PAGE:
In the Breitel era of major court reforms, the Court of Appeals was hearing over 700 argued civil and criminal appeals per annum. So, on a given oral argument day of, not uncommonly, 10 appeals, several of the judges would be charged with picking not one but two appeals that would have to be reported at conference the following morning. That was also in the bygone era of full two-week 10-sitting-days Sessions of the Court every month over the ten-month sessions span of a Court year.
Many of the transformative management techniques were put in place on the Court’s own initiative and authority. For example, a mutually reinforced work discipline – adopted not as a formal Rule but as a practice among the Judges themselves – included exchanging their respective draft opinions during the usually three-sometimes-four-week intervals of busy residential-Chambers sessions (often mischaracterized as “recesses”) in between the formal Albany oral argument sessions. The lawyers and litigants for decades have received the decisions on appeals mostly within five to six weeks after argument and after conferencing by the seven Judges around their conference room table – not via a technological modality as a substitute for face-to-face discussion. These were other value-added dynamics that were deemed key inducements to the collegial quality of the institutional process and product serving the public interest. This unique turnaround time from argument to decision remains a proud speedy justice hallmark of the Court of Appeals’ hard-work culture even today, greatly appreciated by the Bar, clients and public at large.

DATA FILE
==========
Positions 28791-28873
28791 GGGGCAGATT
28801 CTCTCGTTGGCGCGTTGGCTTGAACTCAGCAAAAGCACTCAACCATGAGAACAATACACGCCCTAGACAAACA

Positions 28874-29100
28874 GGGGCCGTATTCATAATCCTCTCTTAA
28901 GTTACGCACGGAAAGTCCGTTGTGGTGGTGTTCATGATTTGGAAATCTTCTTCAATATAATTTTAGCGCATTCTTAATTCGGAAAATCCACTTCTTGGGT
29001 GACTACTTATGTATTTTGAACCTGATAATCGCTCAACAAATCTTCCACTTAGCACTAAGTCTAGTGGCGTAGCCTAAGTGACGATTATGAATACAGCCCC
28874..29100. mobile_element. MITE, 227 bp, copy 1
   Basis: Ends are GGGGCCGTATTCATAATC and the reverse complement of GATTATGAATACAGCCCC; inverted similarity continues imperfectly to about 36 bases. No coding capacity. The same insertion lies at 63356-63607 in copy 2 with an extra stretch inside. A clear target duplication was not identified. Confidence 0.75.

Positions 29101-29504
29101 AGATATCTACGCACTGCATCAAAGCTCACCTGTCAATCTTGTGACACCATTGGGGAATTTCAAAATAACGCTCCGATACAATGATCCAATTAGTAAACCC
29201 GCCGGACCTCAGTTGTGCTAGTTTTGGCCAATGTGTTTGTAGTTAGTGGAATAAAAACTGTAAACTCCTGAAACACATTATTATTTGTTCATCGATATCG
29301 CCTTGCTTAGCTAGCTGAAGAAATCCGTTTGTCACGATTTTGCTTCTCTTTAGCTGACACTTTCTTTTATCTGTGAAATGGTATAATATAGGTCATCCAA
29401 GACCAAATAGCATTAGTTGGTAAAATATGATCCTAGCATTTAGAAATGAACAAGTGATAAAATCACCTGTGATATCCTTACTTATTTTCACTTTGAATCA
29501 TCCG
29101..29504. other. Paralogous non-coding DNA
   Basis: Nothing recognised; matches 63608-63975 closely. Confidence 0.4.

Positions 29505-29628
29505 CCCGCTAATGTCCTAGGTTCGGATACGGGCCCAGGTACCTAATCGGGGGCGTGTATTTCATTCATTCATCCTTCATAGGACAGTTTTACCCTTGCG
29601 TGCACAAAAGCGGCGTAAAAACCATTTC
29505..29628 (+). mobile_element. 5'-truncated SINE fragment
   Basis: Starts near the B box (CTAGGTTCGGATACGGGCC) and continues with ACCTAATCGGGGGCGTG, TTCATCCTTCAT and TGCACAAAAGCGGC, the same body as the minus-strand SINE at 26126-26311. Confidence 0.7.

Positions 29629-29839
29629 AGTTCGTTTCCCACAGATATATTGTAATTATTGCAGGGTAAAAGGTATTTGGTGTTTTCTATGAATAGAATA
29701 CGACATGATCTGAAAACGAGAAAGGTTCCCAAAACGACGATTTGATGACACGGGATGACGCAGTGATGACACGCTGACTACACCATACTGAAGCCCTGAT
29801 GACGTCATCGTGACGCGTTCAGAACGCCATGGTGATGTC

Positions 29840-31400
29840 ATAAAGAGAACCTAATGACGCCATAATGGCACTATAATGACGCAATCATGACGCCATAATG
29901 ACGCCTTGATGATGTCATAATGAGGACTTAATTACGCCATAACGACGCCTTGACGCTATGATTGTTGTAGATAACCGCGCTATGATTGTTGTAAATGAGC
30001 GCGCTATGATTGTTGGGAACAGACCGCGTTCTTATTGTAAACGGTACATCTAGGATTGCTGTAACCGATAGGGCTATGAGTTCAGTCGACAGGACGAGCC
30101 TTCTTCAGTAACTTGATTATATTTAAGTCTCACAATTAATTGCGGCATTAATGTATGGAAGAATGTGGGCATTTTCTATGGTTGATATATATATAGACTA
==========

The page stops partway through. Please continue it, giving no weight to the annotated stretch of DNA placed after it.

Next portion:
Reforming the Civil Docket
Notably, chapter 300 of the Laws of 1985 legislatively reformed the Court of Appeals civil docket to mostly permissive. That reform measure dropped the number of appeals to fewer than 200 annually, as now found from the Clerk’s Annual Report (a transparency publication practice also started during Judge Breitel’s tenure). In the modern era, as a result of many of these long-lasting transformations of process, the number of sitting days is down to no more than three per week in the two-week Sessions of the Court, with rarely more than three-to-four appeals argued per day. Chapter 300 was enacted in the first year of the tenure of Chief Judge Sol Wachtler. Shortly after its passage, that Chief also led the effort for another building block of court reform – a state constitutional amendment authorizing the certification of questions of New York State law from the Federal Circuit Courts that allowed for definitive resolution by the Court of Appeals.
So, returning to where I started, Chief Judge DiFiore can be confident, as her predecessor Chief Judge Breitel was several tenures ago, that by assembling a coalition of diverse single-minded supporters, she might at long last also persuade the powers that be that the time for trial courts consolidation and transformation has come. And she has a template and lesson from history on her side.
Joseph W. Bellacosa is a Retired Judge of the New York State Court of Appeals and a Retired Dean and Professor, St John’s University School of Law.
 See Joseph W. Bellacosa, Eight Chiefs, N.Y. St. B.J., (Nov.-Dec. 2015, Vol. 87, No. 9), p. 18.